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Fix Colorado Roads
Sandra Hagen Solin of Fix Colorado Roads.
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Fix Colorado Roads pens letter to lawmakers about road reality

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Colorado’s 100 legislators know how Fix Colorado Roads feels about House Bill 1242, the proposal to pump hundreds of millions of dollars a year into transportation by raising the state sales tax. The feeling is not excited, even a little disappointed.

Fix Colorado Roads is the statewide coalition of local chambers, elected officials and civic organizations that’s been pushing the longest and hardest for the state to get moving on its over-crowded, dilapidated highways. When this group extends a hand, legislators understand its political reach.

The bill is set to get its first hearing before the House Transportation and Energy Committee next week.

Tuesday each lawmaker got a letter from a not-yet-satisfied coalition.

“HB 1242 did not emanate from Fix Colorado Roads and has not yet earned our endorsement,” reads the letter obtained by Colorado Politics.

The letter signed by Fix Colorado Roads representative Sandra Hagen Solin continues, “Upon our initial review of HB 17-1242, we have a number of concerns. To secure legislative approval with strong bi-partisan support on a measure that can pass with voters, we believe the measure requires additional work. As now written, HB 17-1242 does not hit the sweet spot.”

The unsweetened bill lawmakers are considering would raise the state’s 2.9 percent sales tax by 0.62 percent. To do that, voters would have to approve it in November.

Fix Colorado Roads is concerned a proposal that relies too heavily on a tax hike won’t pass, and leave state roads no better off in November than they are now. History has shown statewide Colorado voters are tax-averse.

House Republicans are pushing for all or at least most of the transportation money to come from the existing state budget.

The tax hike would raise $667 million a year. About $250 million a year is expected to go toward paying back $3.5 billion in bonds for high-priority projects, such as the widening of Interstate 25 from Castle Rock to Monument and from Denver to Fort Collins, along with the I-70 mountain corridor.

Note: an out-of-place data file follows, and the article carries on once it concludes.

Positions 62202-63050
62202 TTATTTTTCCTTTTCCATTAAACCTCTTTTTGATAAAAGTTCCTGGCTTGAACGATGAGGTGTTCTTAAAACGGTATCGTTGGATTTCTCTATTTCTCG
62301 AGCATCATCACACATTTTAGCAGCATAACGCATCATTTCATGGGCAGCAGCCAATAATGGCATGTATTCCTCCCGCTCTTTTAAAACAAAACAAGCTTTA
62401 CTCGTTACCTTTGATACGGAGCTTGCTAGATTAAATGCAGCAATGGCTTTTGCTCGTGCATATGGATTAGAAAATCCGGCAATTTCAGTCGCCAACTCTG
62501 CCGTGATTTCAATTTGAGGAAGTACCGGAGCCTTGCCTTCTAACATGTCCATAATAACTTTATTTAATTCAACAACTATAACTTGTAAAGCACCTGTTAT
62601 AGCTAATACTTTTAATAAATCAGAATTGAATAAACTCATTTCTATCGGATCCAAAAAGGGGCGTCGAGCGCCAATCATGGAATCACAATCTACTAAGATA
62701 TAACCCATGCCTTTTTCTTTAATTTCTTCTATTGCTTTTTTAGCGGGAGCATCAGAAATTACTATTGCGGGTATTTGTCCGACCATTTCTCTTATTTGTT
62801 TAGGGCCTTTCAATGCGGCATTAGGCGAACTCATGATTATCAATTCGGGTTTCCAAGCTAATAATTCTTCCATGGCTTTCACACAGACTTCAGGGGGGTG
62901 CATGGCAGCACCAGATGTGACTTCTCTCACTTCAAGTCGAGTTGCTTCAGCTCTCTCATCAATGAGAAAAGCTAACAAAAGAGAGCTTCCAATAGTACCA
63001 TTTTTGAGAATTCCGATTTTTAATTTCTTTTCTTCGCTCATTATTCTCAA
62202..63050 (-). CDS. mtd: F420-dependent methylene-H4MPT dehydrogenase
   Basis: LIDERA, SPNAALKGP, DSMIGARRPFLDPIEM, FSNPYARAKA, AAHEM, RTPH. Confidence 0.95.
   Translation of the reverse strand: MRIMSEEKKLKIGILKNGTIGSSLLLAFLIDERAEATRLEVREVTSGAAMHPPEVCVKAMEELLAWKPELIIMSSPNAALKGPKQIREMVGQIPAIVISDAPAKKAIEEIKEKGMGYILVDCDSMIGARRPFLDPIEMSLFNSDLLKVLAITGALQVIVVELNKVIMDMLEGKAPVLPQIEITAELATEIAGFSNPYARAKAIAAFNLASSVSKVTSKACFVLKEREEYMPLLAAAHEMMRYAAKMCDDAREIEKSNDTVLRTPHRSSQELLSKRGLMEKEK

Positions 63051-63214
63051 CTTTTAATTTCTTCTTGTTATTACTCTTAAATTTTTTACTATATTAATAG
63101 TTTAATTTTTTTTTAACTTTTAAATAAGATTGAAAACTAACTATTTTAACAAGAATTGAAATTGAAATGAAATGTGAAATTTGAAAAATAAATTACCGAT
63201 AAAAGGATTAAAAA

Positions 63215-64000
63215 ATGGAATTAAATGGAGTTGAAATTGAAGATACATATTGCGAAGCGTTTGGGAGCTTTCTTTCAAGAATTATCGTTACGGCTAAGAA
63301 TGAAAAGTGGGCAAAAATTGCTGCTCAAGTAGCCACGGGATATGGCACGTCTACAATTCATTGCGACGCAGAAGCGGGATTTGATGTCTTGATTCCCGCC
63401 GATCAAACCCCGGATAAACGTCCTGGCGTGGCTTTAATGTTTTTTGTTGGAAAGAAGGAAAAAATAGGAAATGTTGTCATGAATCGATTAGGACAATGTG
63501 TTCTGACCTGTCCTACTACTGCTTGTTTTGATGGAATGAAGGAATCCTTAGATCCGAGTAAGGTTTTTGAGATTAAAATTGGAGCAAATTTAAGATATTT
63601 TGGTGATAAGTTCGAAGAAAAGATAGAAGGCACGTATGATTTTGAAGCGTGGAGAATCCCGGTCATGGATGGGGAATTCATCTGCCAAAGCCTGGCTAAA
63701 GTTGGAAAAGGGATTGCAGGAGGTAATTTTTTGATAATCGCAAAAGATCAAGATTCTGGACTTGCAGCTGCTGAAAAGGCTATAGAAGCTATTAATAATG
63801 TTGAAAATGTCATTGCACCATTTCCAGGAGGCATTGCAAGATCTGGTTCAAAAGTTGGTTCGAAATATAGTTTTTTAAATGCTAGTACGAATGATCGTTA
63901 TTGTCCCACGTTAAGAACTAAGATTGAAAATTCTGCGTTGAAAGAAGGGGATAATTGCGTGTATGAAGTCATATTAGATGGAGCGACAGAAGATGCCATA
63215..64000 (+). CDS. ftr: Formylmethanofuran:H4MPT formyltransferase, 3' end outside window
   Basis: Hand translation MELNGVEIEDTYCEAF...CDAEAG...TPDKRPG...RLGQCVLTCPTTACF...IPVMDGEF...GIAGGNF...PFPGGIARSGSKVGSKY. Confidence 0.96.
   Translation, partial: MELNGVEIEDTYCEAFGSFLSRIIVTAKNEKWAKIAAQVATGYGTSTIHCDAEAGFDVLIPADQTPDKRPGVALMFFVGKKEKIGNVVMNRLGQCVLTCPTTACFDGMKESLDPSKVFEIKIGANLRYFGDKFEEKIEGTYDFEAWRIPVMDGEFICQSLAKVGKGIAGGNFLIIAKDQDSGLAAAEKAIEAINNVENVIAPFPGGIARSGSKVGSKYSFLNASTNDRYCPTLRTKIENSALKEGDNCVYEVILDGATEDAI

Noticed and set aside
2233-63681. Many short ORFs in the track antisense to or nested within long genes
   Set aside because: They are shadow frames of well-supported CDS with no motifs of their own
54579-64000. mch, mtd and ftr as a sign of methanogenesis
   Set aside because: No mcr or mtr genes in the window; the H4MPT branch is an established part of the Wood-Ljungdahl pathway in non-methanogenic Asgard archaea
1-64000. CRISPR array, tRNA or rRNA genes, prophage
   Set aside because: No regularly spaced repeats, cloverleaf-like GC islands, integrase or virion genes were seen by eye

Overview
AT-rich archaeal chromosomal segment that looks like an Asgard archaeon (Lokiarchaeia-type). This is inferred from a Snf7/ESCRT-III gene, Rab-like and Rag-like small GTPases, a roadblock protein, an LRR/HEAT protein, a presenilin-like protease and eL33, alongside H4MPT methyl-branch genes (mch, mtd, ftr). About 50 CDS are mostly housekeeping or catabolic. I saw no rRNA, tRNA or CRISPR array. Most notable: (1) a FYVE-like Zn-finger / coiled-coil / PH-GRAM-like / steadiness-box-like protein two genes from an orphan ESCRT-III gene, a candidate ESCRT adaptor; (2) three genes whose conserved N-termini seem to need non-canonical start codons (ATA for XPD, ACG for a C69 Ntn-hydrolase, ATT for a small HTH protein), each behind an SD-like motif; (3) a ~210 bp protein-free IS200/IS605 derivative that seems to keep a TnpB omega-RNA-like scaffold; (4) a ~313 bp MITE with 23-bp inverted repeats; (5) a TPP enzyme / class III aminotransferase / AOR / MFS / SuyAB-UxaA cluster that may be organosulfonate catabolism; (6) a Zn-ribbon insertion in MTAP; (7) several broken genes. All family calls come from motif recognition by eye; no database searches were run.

Some Republicans also take issue with $100 million a year for mass transit. They feel more should be directed toward asphalt for traffic solutions.

Here is the letter, in full, that Fix Colorado Roads delivered to lawmakers Tuesday, with the organization’s emphasis.

b>Subject: Finding the Sweet Spot on Transportation Funding

Dear Members of the Colorado General Assembly:

The “sweet spot” in sports is the place on a bat or racket at which the most effective contact is made with the ball.  In business, it’s when different factors balance out to give satisfactory results for the key parties in a deal.  

In our state’s transportation funding debate, the sweet spot is…

  • The right combination of public policy and politics to provide a solution of consequential impact on Colorado’s transportation problem…
  • While being able to pass a divided House and Senate with meaningful bi-partisan support to refer a measure to the ballot…
  • That then earns a majority of votes from the electorate in an off-year election.

Last month, you heard from Fix Colorado Roads and the heads of Chambers of Commerce and Economic Development organizations around the state calling for the legislature to enact a pragmatic, balanced solution to address the volatility of transportation funding and jumpstart critical transportation projects across the entire state of Colorado.  We urged you then, as we do now, to enact a balanced solution that establishes a new long term, dedicated and sustainable source of funds, restores Colorado’s commitment to transportation within our state budget, and reflects the expectations and preferences of voters.  

Fix Colorado Roads has been providing guidance and counsel to state leaders on a transportation funding and finance proposal since last fall.  The introduction of HB 1242, the foundation of which is the $3.5B bonding package for which we’ve advocated since 2015, was an important first step, and we provided positive commentary in the press to note the progress being made by the mere introduction of a bi-partisan proposal. We are very encouraged by the collaborative work of the Speaker and the President.  However, HB 1242 did not emanate from Fix Colorado Roads and has not yet earned our endorsement.

Upon our initial review of HB 17-1242, we have a number of concerns.  To secure legislative approval with strong bi-partisan support on a measure that can pass with voters, we believe the measure requires additional work. As now written, HB 17-1242 does not hit the sweet spot.

Your commitment to make the repair and expansion of Colorado’s roads, bridges and mobility options a priority again indicates that we can achieve a landmark agreement this session.  

 

Sincerely,

Sandra Hagen Solin

Capitol Solutions

on behalf of Fix Colorado Roads

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